Tuesday, June 17, 2008

Listening to Radio Clasica this morning, two questions came to mind:-

1. Do German-speakers honour the Spanish language by pronouncing, say, Zaragoza as tharagotha? If so, this is not generally reciprocated here when it comes to, say, Mozart. Or, indeed, any other foreign name. In any language. All are Hispanicised.

2. Does Radio Clasica ever check its listener numbers just after they start the regular morning session of utterly dire, modern tripe? I suspect not. Perhaps they just don’t care.


To my astonishment, I read in ABC yesterday a column which came close to being eurosceptic. It was, at least, headed The End of Europe and it did suggest the original dream was unsustainable beyond a limited number of like-minded, visionary members because it flew in the face of reality. Rather like communism, then. Anyway, Spanish readers with a better grasp of the nuances will correct me, if I’ve misread it. It certainly contrasted with an earlier article in this same [right-of-centre] paper which ended with the traditional Continental view that the solution to the problem created by the ungrateful, confused Irish would have to be political and not juridical. In other words, it doesn’t matter that the letter of the law is that one member failing to ratify the Treaty/Constitution kills it stone dead; it must be implemented. Which is the sort of stance previously taken by the likes of Stalin and Hitler, I suspect. Though the latter at least came to power legitimately before he started dispensing with the niceties of the law. Unlike, say, Franco. You’d think the Continentals would be more aware of these parallels than the Brits, whose last the-law-is-what-I-say-it-is dictator was 400 years ago. But apparently not. Mark my words, it will all end in tears.


Still on the subject of confusion – Those predicting serious global warming now say this will first cause something akin to the last Little Ice Age. Which presumably satisfactorily explains why temperatures are currently falling. Time for a new overcoat before the prices rise. And time to invent a form of heating that doesn’t involve fossil fuels. Individual nuclear power stations? Designed by Iranian scientists?


When it comes to the thorny issue of bullfighting, my traditional stance is that that it’s bloody cruel but you can’t argue with the bravery of the men who risk their lives. Right now, the darling of the corridas is one José Tomás, who appears to be not so much courageous as perhaps reckless and foolhardy. Suicidal even. On Monday in Madrid, he was awarded three ears but got himself gored at least three times in the process. He certainly stands closer to the bull than anyone else I’ve seen and seems to kill the beasts more cleanly than many others. But when it comes to his artistic merit, I haven’t a clue. Perhaps he deserves the adulation for this and perhaps he doesn’t. But he’s certainly a riveting spectacle and you can see him performing here, before he duly gets himself killed. As he surely will.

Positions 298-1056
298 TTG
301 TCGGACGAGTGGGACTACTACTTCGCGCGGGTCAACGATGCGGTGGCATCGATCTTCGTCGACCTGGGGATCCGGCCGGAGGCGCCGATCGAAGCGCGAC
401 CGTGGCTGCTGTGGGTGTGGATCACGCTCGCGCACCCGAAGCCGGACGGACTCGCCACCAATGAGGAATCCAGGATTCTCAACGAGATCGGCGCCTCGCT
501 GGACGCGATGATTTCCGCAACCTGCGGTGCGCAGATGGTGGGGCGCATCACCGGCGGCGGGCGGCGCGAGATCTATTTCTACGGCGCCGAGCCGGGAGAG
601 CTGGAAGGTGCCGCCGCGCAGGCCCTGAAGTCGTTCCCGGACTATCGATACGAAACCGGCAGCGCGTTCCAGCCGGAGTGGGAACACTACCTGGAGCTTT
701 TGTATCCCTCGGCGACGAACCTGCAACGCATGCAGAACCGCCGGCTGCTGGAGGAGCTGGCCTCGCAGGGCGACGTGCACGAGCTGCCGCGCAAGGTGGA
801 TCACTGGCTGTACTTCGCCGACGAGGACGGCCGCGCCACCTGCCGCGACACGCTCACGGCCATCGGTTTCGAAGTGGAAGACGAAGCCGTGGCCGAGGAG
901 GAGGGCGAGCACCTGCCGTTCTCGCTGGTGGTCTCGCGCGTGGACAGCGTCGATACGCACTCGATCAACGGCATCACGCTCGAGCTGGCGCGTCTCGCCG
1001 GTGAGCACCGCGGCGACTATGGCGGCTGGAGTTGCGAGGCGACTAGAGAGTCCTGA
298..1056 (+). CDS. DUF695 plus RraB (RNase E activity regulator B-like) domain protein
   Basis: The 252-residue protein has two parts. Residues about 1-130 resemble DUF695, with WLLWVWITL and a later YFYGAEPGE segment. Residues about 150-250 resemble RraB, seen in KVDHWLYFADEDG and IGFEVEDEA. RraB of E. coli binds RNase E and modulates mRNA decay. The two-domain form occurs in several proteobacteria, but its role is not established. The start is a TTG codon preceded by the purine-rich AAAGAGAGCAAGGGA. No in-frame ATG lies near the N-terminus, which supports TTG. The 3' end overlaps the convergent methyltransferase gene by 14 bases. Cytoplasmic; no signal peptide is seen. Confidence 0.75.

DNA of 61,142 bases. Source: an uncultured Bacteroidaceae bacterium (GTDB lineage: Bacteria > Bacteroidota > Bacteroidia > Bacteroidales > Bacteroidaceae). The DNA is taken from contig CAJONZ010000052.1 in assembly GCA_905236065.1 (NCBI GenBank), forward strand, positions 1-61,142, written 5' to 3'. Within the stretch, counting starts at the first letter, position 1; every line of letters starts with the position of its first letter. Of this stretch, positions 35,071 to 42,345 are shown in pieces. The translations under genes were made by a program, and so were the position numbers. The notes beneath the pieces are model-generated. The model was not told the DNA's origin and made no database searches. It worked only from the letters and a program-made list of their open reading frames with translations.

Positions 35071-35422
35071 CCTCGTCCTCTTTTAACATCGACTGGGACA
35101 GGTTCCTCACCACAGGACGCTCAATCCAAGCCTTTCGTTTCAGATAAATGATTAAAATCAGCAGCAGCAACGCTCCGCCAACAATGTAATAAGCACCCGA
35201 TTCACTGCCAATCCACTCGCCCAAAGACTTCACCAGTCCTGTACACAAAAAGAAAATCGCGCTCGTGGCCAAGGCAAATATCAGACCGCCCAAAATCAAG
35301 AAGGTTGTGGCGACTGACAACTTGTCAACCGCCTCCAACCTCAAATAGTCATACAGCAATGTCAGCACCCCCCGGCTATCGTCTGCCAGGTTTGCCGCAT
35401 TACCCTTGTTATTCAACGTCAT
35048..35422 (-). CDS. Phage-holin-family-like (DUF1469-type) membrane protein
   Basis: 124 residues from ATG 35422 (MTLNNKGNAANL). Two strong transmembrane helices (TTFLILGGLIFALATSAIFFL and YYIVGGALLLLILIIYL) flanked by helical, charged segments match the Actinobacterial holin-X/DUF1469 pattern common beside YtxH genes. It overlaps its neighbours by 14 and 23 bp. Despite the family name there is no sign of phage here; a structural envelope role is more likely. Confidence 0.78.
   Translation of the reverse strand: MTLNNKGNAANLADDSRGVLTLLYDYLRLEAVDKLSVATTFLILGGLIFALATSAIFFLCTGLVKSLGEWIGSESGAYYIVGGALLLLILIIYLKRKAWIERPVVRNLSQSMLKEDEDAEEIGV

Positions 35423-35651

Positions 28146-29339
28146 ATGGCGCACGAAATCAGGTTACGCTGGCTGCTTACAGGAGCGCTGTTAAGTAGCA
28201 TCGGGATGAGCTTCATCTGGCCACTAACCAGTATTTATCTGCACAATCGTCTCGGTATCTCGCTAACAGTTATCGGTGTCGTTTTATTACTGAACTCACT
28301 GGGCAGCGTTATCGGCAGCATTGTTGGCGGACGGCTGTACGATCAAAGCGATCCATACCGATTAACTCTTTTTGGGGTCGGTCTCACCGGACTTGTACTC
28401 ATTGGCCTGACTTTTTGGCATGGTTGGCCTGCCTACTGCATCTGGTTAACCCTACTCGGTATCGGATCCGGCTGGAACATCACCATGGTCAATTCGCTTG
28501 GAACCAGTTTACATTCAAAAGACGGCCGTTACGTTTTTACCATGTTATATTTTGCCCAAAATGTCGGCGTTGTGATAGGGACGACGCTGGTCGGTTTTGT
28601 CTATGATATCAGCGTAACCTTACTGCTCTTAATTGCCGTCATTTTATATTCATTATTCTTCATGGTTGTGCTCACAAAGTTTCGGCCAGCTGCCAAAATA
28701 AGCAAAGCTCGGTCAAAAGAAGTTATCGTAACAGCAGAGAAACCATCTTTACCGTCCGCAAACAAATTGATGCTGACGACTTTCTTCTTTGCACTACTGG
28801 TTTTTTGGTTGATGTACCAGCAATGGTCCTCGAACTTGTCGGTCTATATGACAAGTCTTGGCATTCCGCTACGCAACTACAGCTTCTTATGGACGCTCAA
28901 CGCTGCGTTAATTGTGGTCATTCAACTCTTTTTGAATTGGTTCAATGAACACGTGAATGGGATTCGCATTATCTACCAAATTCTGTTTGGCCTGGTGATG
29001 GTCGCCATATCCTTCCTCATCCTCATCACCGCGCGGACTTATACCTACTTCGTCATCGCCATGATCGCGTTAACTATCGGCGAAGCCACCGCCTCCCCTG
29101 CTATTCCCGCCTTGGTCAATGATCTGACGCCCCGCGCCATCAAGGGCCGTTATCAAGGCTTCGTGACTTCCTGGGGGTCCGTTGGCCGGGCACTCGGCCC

Talking of young men getting themselves killed, we had this weekend a variation on the theme of a drunken young man in a fast car running into a tree at 5am of a Sunday morning. This one drove into the sea in Portonovo, along the coast. But the difference was lost on his mother. And I bet there still won’t be any police cars outside the Sanxenxo discos next weekend.


The Minister for Industry has said that the quicker the economy falls, the quicker will be its recovery. He’s also said Spain must make the most of the moment to modernise and gain competitiveness and productivity, so it will emerge from the crisis much stronger. The time to do this was surely during the fat cow years of the last decade. But the PP and PSOE governments had other priorities, obviously. And the PSOE now has no relevant policies, apparently. Being too immersed in non-crisis management, I guess.


I made four calls to one of my banks yesterday. I only intended to make one but that’s the way of things here. The first two were abortive because the system of providing identification - involving residence card letters and numbers in my case - had changed since the last time I rang. The third call was long and frustrating because the woman talked in perhaps the most rapid Spanish I’ve ever experienced, plus the line was very bad. It ended, as is not uncommon here, with her just putting the phone down. The fourth went something like this . . . . .

I’m enquiring about a transfer I made 5 days ago which hasn’t arrived in my other bank.

[Eventually] Well, it’s above the limit for internet transfers.

OK but why wasn’t that indicated when I requested it?

It must have been.

No, it wasn’t. The only advice I got was that the transfer would be made the next day.

Well, we can do it now and it will take 2 days. By the way, have you considered the X Fund?

No and I’m more interested right now in knowing what the rate on my account is and whether it’s risen in line with the Euribor of the last year.

We can offer you alternative funds.

That’s not what I asked. Has the rate risen at all during this period?

No, we haven’t raised it. Would you like to invest in the other fund?

No.


It would be petty and vindictive of me to give the name of the bank. So here it is – ING. But, really, I blame myself re the interest rate. The rule here is caveat emptor and you must expect any service to operate more in favour of the supplier than you. I should have been more vigilant. Spanish companies just love to rely on customer inertia, though this is true of banks in particular all over the world, I guess.


As I’m talking about the economy, here’s one view of the future – “Even if there’d been no housing starts in 2007 (almost a record year in fact), it would take the market between 5 and 7 years to absorb the property glut”. Sometime during this period it will be time to buy again.


Hey ho.

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